Use of Ferrari’s trade mark in a fashion show or on social media requires consent. This is the lesson we assume Philipp Plein has recently learnt following a couple of legal defeats before the Italian Courts that ruled in favour of Ferrari.

In a ruling issued by the Court of Genova last June, the Court ruled in favour of Ferrari for the illegitimate use of Ferrari’s trade marks on Plein’s Instagram account. The designer on that occasion posted several pictures as well as Instagram stories showing some of his clothing line with Ferrari’s trade marks in the background. Ferrari successfully argued that in those shots Philipp Plein was unlawfully appropriating the positive image and reputation of the well-known car company by using its trade marks for promotional purposes.

In another recent case, the Court of Milan ordered Plein to remove from its website, social media, and other online platforms all the videos and images showing Ferrari cars and trade marks. The Court also ordered the payment, in favour of Ferrari, of €300,000 in damages plus legal fees as well as the publication of the decision in two national newspapers. Furthermore, in the event in which that Philipp Plein would not promptly remove the contested images and videos representing Ferrari cars and trade marks, it will have to pay a penalty of €10,000 for each day of delay in the removal of the infringing images and videos. To view the decision, click here.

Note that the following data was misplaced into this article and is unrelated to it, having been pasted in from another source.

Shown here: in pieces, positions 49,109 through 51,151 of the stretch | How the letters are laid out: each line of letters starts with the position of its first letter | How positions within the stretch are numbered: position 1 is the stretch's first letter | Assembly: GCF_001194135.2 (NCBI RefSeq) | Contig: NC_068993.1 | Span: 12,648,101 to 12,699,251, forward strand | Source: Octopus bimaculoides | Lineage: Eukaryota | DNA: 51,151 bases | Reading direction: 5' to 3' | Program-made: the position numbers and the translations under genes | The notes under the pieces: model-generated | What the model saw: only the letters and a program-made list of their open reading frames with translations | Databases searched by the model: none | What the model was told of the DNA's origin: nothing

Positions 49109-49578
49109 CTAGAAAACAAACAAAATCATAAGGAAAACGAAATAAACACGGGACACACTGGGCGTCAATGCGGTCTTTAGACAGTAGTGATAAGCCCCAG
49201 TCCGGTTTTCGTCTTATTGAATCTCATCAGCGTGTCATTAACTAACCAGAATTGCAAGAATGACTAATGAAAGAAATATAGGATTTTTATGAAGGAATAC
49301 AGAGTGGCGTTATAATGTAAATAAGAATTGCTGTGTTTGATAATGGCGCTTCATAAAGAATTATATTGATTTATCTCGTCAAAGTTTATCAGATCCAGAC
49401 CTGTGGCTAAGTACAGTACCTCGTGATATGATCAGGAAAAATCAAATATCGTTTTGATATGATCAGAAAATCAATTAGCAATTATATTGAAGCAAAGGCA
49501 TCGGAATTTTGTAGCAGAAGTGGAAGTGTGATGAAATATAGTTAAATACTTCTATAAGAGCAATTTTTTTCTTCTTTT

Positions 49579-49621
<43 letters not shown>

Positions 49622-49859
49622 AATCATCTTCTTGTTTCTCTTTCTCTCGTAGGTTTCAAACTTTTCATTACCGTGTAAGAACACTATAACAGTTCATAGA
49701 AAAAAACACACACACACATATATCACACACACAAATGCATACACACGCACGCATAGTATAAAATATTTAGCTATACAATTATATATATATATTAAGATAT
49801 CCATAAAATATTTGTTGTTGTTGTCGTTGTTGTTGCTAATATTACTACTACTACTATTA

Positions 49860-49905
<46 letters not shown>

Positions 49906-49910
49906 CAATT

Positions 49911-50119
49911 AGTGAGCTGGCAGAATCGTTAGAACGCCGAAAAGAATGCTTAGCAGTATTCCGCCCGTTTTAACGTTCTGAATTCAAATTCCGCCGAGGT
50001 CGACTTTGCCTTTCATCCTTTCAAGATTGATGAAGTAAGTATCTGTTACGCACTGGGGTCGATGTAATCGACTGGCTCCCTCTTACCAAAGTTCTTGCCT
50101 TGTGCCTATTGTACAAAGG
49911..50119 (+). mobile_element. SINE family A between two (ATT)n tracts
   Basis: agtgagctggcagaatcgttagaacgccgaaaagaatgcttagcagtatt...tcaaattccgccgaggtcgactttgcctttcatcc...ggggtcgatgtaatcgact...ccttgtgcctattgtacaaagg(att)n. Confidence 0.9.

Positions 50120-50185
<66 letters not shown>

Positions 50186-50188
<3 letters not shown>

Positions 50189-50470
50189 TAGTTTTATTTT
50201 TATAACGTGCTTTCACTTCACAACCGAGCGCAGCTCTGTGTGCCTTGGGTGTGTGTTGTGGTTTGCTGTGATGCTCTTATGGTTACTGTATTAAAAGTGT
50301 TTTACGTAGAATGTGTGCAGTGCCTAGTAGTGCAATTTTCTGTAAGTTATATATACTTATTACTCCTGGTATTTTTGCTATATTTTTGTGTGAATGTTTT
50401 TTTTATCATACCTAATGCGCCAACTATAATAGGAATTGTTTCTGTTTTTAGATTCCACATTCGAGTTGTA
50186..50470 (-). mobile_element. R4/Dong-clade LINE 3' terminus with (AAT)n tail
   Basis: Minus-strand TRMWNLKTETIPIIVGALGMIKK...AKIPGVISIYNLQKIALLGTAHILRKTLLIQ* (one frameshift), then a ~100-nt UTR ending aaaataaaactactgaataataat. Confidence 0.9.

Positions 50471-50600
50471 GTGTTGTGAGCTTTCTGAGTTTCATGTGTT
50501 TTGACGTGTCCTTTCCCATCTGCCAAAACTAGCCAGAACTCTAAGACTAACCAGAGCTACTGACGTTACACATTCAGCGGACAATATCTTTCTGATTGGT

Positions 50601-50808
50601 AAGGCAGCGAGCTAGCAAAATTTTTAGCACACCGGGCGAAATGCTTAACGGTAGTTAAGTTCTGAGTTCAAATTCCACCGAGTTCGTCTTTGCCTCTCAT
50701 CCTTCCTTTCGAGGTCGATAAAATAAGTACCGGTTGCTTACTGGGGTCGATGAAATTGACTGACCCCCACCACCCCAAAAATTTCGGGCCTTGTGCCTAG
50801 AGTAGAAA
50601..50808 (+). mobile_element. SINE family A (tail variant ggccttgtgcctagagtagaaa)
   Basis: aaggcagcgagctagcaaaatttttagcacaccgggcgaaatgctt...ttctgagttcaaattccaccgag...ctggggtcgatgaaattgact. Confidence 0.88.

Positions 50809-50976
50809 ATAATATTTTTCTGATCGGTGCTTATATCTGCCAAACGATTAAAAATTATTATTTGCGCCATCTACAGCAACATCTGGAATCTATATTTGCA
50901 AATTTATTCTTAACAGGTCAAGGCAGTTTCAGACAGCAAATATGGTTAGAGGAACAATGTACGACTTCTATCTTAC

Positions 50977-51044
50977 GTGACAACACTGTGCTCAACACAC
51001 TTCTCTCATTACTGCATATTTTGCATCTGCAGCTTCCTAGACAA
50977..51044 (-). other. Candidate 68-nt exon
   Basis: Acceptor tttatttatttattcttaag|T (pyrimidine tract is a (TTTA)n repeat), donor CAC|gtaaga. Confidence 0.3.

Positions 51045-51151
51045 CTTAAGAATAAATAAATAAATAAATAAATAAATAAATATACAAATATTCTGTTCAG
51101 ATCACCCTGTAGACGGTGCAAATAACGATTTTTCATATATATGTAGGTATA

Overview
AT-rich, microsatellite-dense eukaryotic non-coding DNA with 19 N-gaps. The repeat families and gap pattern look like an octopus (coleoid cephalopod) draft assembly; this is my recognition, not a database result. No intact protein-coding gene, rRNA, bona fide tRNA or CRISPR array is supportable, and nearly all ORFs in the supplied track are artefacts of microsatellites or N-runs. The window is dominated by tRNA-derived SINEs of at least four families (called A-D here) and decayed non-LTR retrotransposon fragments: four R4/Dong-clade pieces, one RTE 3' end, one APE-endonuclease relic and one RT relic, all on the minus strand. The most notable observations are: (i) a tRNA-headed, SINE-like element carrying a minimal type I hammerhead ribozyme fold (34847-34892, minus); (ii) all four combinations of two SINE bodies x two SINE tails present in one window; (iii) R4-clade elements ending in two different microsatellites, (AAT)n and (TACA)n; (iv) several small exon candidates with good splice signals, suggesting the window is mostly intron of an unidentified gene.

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UK Advertising Regulator makes first ever ruling on disclosures required for commercial marketing via a TikTok video

A TikTok post on an Emily Canham’s account, a beauty blogger and YouTube star, is the first TikTok video found to be in breach of the Advertising Standards Authority’s (ASA) requirement for disclosure in the UK (see here).

The post, which featured a video of Emily Canham using a branded hairdryer and straighteners, included a caption alongside the video stated: